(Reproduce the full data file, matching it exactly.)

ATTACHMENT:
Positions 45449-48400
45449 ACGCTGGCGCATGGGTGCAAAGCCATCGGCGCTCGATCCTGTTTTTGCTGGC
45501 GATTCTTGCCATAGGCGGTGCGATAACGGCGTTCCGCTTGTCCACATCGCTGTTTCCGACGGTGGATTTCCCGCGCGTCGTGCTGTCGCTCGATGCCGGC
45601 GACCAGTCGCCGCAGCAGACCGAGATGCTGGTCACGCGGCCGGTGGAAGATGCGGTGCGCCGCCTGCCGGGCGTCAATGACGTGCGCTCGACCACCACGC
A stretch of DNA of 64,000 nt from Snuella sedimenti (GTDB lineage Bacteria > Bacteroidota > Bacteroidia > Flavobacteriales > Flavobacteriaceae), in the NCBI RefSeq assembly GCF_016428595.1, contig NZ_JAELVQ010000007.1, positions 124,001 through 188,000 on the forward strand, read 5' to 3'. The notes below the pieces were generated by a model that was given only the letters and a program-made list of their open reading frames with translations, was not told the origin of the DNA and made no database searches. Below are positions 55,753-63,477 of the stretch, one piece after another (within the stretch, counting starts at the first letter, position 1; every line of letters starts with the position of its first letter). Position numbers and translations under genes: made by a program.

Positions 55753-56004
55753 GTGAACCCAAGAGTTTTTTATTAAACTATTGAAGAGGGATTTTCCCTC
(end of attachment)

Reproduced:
Positions 45449-48400
45449 ACGCTGGCGCATGGGTGCAAAGCCATCGGCGCTCGATCCTGTTTTTGCTGGC
45501 GATTCTTGCCATAGGCGGTGCGATAACGGCGTTCCGCTTGTCCACATCGCTGTTTCCGACGGTGGATTTCCCGCGCGTCGTGCTGTCGCTCGATGCCGGC
45601 GACCAGTCGCCGCAGCAGACCGAGATGCTGGTCACGCGGCCGGTGGAAGATGCGGTGCGCCGCCTGCCGGGCGTCAATGACGTGCGCTCGACCACCACGC
A stretch of DNA of 64,000 nt from Snuella sedimenti (GTDB lineage Bacteria > Bacteroidota > Bacteroidia > Flavobacteriales > Flavobacteriaceae), in the NCBI RefSeq assembly GCF_016428595.1, contig NZ_JAELVQ010000007.1, positions 124,001 through 188,000 on the forward strand, read 5' to 3'. The notes below the pieces were generated by a model that was given only the letters and a program-made list of their open reading frames with translations, was not told the origin of the DNA and made no database searches. Below are positions 55,753-63,477 of the stretch, one piece after another (within the stretch, counting starts at the first letter, position 1; every line of letters starts with the position of its first letter). Position numbers and translations under genes: made by a program.

Positions 55753-56004
55753 GTGAACCCAAGAGTTTTTTATTAAACTATTGAAGAGGGATTTTCCCTC